While DACA remains in legal limbo, the educational rights of children no matter their legal status were codified by the Supreme Court in 1982. In Plyler vs. Doe, the justices held that age-appropriate children are entitled to a K-12 public education regardless of their immigration status. Districts also can’t implement policies or practices that might have a chilling effect on immigrant student enrollment, such as requiring Social Security numbers on paperwork.
Plyler vs. Doe was back in the headlines in late April after Secretary of Education Betsy DeVos told a congressional committee it was “a local community decision” whether students suspected of being in the country illegally would be reported to Immigration and Customs Enforcement. She walked back her remark in a subsequent hearing two weeks later.
Source: Schools Offer Support for Immigrant Teachers, Students | The Report | US News
It happened: You’re a new manager now.
Perhaps it’s the first time you’re leading a team. Or you’re taking over a new team as a manager. Either way, that first meeting as a new manager is a daunting event. What should the agenda for that first meeting with the new team be? How should you set expectations as a new manager? Should you make prepare some sort of “new manager introduction speech”?
- Build trust, don’t chart a vision (yet)
- Get to know your team members–and take notes
- Share who you are, more than surface-level stuff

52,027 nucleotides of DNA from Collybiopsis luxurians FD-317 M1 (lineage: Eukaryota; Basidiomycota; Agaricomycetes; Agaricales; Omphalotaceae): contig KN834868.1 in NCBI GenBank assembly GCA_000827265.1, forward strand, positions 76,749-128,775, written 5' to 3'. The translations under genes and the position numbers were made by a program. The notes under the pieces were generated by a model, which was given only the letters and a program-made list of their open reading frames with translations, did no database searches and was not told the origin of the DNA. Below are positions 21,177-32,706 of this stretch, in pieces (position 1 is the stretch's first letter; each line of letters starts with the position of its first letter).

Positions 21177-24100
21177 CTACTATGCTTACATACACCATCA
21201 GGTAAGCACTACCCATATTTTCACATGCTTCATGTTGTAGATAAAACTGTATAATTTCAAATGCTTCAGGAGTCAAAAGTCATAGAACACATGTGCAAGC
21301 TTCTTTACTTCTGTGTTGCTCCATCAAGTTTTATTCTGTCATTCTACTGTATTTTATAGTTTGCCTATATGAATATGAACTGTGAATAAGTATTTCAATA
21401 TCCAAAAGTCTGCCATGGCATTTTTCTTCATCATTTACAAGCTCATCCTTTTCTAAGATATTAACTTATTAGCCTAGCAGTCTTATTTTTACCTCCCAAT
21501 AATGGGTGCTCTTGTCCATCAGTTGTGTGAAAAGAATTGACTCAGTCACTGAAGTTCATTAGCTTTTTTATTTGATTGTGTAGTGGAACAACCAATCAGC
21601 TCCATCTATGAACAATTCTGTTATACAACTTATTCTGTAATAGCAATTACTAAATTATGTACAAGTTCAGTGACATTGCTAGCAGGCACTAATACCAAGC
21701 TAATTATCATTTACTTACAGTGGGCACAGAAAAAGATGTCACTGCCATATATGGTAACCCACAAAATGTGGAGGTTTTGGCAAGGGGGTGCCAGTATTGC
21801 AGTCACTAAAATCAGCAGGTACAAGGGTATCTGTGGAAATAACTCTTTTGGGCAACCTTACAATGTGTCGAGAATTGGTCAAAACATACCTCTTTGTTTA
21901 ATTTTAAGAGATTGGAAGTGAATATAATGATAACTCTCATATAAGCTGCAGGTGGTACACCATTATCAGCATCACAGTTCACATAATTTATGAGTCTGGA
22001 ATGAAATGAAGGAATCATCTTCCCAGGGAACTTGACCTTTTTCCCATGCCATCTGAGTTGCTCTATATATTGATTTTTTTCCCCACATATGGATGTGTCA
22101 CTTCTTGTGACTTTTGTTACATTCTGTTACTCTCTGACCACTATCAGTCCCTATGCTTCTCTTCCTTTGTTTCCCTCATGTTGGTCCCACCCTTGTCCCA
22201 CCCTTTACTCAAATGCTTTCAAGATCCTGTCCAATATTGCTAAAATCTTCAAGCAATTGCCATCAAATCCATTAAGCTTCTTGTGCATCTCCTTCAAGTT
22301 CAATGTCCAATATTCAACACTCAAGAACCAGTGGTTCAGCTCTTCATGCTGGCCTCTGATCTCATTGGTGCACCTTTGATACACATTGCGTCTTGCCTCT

- Make it clear that you’re in “learning mode”
- Ask 2 to 4 probing, thoughtful questions
- Be proactive in your next steps
- Be prepared for tough questions
Source: These are the conversations you need to have as a new manager
When you’re in a designated leadership role, there are certain opportunities that accrue to you because you’re the incumbent in the role.
Examples of these things include goal setting, resource allocation, team selection and development, information flows and relational access.
Pretty much all of the things that give you leverage in your role are related to leadership activities. Your leverage will rarely if ever come from your subject matter expertise.
Focus on the things that only you can do as the designated leader.
Source: Leaders, Don’t Be the Cheese in the Panini – Executive Coach – Management – GovExec.com
Have you ever felt like you don’t belong? Like your friends or colleagues are going to discover you’re a fraud, and you don’t actually deserve your job and accomplishments?
If so, you’re in good company.
These feelings are known as impostor syndrome, or what psychologists often call impostor phenomenon.
Source: Yes, Impostor Syndrome is Real: Here’s How to Deal With It | Time
After we get our coffees and find seats, she tells me that she finds Americans’ unfailing cheer—the smiles and “how are yous” of neighbors, servers, cashiers, and journalists—tiring.
Russian culture, she says, has a different set of standards for polite behavior.
Even dealing with a simple “How are you?” felt complicated. People in Russia didn’t engage in this kind of social script, and to her it seemed unnecessary. Did they really want to know how she was? No.
Anybody who asked only did so in anticipation of a “fine!” or “great!” that would ease them into the next part of the conversation.
If she answered honestly (“I’m tired”), which is what felt most natural, she worried she’d come off as rude.
And when she preempted the awkwardness by asking “How are you?” first, she felt disingenuous.